Which Joe gave his name to ‘sloppy joes’? We look at five interesting sandwiches and their lexical origins.
1[mass noun] A black or white bobbin lace made from Shetland wool.
openwork, lacework, tatting, netting, net, tulle, meshwork, mesh, webbingView synonyms
- ‘And then come the patterns: 120 pages of traditional Shetland lace motifs, clearly photographed, charted and explained.’
- ‘After you're done drooling over the gorgeous Shetland lace on the top part of the article, scroll to the bottom to see the Hap shawl.’
- ‘An exciting thing about knitting Shetland lace is that it gets me back to my roots, on the harsh coasts of Scotland and Norway.’
- ‘Laura asks if I will post pictures of the Shetland lace shawl, and I most likely will, but I should mention that it isn't an elaborate laceweight confection.’
- ‘Sometime in early 1998, they decided to each knit a Shetland lace shawl.’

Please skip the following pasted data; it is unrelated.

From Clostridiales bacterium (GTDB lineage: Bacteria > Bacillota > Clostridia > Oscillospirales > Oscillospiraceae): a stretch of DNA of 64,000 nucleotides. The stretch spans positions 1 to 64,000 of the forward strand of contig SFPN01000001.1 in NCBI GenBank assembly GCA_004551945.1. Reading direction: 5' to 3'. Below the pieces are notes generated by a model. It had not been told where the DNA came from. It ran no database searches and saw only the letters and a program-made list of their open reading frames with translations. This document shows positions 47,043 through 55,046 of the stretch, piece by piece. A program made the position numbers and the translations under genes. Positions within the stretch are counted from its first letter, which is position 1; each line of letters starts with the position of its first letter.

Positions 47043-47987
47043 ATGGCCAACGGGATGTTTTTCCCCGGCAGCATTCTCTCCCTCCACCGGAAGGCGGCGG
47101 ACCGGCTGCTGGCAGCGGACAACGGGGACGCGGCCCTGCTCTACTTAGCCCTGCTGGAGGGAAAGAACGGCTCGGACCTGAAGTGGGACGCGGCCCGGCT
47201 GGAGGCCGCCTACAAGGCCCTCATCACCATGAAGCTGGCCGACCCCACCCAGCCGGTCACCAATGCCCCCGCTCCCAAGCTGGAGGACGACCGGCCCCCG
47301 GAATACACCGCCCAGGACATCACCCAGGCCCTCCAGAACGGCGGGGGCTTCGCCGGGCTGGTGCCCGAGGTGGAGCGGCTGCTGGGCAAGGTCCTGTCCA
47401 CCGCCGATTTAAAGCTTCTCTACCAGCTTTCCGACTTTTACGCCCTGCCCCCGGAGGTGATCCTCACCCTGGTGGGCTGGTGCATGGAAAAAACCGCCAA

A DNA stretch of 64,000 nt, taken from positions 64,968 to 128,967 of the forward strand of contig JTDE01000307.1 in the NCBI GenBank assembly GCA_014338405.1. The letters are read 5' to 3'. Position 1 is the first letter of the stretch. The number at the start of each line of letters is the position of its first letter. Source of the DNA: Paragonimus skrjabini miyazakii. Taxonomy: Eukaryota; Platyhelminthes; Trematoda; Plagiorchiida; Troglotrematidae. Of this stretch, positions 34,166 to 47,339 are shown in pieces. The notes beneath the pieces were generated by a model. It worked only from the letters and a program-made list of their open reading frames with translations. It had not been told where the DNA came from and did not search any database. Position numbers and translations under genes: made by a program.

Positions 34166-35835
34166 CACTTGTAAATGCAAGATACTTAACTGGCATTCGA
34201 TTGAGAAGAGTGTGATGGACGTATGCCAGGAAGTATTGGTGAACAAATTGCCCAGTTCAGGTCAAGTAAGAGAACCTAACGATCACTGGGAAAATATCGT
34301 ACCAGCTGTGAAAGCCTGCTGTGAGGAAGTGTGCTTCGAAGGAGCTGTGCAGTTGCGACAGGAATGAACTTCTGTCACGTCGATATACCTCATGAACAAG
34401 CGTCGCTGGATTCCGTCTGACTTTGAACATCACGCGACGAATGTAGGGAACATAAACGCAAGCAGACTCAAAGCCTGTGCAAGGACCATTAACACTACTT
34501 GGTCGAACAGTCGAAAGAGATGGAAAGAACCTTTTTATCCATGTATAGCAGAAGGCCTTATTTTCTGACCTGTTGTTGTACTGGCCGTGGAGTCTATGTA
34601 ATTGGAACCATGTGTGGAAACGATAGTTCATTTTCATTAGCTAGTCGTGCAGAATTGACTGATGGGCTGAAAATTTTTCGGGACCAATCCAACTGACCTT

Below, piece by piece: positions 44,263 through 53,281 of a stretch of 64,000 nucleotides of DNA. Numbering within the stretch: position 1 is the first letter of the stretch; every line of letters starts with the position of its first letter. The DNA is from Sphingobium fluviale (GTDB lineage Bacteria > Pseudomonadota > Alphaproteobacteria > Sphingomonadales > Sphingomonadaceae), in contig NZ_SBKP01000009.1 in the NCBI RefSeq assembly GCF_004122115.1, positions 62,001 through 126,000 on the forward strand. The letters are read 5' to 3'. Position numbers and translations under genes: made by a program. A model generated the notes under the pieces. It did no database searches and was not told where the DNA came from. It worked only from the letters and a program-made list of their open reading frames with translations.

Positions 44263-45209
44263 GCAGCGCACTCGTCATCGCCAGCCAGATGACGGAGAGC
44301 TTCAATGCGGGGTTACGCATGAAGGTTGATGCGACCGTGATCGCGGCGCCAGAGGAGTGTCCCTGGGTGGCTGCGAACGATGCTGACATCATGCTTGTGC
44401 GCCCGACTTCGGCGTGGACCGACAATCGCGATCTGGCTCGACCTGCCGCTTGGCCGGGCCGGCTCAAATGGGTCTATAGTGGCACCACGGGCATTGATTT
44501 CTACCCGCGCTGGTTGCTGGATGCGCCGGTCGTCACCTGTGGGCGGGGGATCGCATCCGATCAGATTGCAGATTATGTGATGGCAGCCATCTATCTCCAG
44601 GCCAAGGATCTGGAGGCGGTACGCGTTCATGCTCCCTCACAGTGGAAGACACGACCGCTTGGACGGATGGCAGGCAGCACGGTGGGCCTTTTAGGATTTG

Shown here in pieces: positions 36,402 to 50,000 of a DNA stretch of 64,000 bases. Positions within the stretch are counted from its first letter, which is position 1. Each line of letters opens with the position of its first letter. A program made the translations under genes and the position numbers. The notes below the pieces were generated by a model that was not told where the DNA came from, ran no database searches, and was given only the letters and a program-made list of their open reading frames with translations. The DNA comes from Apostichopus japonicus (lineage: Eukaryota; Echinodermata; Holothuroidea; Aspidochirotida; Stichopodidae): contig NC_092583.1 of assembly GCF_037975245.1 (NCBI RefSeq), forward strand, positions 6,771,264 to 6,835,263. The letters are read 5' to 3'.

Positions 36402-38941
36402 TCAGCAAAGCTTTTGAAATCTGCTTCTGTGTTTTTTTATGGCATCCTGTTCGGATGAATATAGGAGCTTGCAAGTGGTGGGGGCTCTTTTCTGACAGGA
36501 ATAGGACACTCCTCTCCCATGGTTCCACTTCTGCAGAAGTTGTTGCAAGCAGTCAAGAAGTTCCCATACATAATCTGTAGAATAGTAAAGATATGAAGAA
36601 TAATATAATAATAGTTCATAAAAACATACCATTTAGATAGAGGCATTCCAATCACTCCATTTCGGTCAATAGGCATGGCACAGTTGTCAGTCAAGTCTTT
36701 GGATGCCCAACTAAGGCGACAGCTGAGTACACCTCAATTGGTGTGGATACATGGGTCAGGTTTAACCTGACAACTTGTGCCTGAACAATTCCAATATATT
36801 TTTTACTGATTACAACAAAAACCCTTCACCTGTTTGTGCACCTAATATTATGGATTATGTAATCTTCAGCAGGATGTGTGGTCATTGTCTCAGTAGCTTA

- ‘Fine, delicate Shetland lace was popular with the Victorians.’
- ‘To this end there will be demonstrations of a diverse collection of crafts from the spinning and knitting of Shetland lace to the art of making golf balls - a tradition that's alive, well and located, not surprisingly, in St Andrews.’
- ‘These women are carding, spinning and knitting gossamer yarn used in very fine Shetland lace knitting.’
- ‘In the 1800's, Shetland lace patterns were handed down verbally from mother to daughter.’
- ‘This Faroese style shawl in garter stitch lace knitting incorporates traditional Shetland lace patterns of beads, diamonds and Madeira fans.’
- ‘This is a big project, and I hope to learn more about Shetland lace shawl construction along the way.’
- ‘When not knitting Shetland lace, I like to knit colorful blankets, inspired by the colors of the flowers I grow.’
- 1.1Knitwear made using openwork stitches to give a lacy effect.
Are you looking for a word for a foolish person? We explore twelve interesting words to describe the dunderheads in your life.
Before you run for the hills, let’s run through a list of ‘run’ expressions that are running through our minds.
The definitions of ‘buddy’ and ‘bro’ in the OED have recently been revised. We explore their history and increase in popularity.